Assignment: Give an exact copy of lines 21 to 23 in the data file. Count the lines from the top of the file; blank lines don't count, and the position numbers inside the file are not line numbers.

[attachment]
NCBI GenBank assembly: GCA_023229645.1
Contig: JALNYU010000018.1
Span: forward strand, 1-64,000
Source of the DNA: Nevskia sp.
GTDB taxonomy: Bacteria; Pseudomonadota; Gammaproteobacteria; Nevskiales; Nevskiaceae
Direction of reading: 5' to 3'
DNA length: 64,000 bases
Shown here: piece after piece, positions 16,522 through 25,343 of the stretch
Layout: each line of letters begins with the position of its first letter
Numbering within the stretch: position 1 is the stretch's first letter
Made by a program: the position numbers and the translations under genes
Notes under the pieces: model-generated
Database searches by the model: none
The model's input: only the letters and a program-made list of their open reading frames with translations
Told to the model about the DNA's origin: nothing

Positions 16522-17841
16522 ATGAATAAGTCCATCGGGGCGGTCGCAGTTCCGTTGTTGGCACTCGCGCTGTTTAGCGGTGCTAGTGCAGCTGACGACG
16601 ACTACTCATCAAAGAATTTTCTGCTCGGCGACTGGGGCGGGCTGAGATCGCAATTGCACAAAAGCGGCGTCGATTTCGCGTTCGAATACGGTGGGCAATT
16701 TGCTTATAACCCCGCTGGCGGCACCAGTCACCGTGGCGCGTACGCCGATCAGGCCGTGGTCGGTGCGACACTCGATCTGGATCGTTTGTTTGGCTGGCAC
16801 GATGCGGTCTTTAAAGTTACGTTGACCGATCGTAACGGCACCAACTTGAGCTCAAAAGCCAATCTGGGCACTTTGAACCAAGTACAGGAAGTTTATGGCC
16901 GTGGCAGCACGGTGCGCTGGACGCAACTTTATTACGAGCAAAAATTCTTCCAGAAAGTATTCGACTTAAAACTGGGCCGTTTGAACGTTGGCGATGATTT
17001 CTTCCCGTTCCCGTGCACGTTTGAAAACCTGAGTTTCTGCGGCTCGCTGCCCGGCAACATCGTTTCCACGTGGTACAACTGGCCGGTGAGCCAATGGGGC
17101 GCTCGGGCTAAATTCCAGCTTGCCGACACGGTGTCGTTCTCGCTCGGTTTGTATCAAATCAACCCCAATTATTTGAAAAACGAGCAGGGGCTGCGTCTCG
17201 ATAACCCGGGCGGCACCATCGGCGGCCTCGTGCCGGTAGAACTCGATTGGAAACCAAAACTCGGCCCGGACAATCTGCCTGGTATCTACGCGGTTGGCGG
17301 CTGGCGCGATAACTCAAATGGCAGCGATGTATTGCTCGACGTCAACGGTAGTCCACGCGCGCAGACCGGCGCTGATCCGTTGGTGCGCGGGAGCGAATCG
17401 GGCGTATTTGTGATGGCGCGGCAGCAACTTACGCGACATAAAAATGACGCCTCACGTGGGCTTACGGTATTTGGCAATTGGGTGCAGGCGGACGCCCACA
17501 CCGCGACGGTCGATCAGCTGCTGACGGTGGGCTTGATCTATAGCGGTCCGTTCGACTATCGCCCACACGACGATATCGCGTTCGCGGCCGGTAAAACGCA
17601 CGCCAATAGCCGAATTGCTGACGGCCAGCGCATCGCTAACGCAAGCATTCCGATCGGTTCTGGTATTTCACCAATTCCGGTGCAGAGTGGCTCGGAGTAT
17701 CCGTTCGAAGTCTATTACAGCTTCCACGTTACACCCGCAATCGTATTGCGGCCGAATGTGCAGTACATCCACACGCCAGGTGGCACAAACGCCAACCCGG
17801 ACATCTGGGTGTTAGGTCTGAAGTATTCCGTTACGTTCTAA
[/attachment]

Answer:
16901 GTGGCAGCACGGTGCGCTGGACGCAACTTTATTACGAGCAAAAATTCTTCCAGAAAGTATTCGACTTAAAACTGGGCCGTTTGAACGTTGGCGATGATTT
17001 CTTCCCGTTCCCGTGCACGTTTGAAAACCTGAGTTTCTGCGGCTCGCTGCCCGGCAACATCGTTTCCACGTGGTACAACTGGCCGGTGAGCCAATGGGGC
17101 GCTCGGGCTAAATTCCAGCTTGCCGACACGGTGTCGTTCTCGCTCGGTTTGTATCAAATCAACCCCAATTATTTGAAAAACGAGCAGGGGCTGCGTCTCG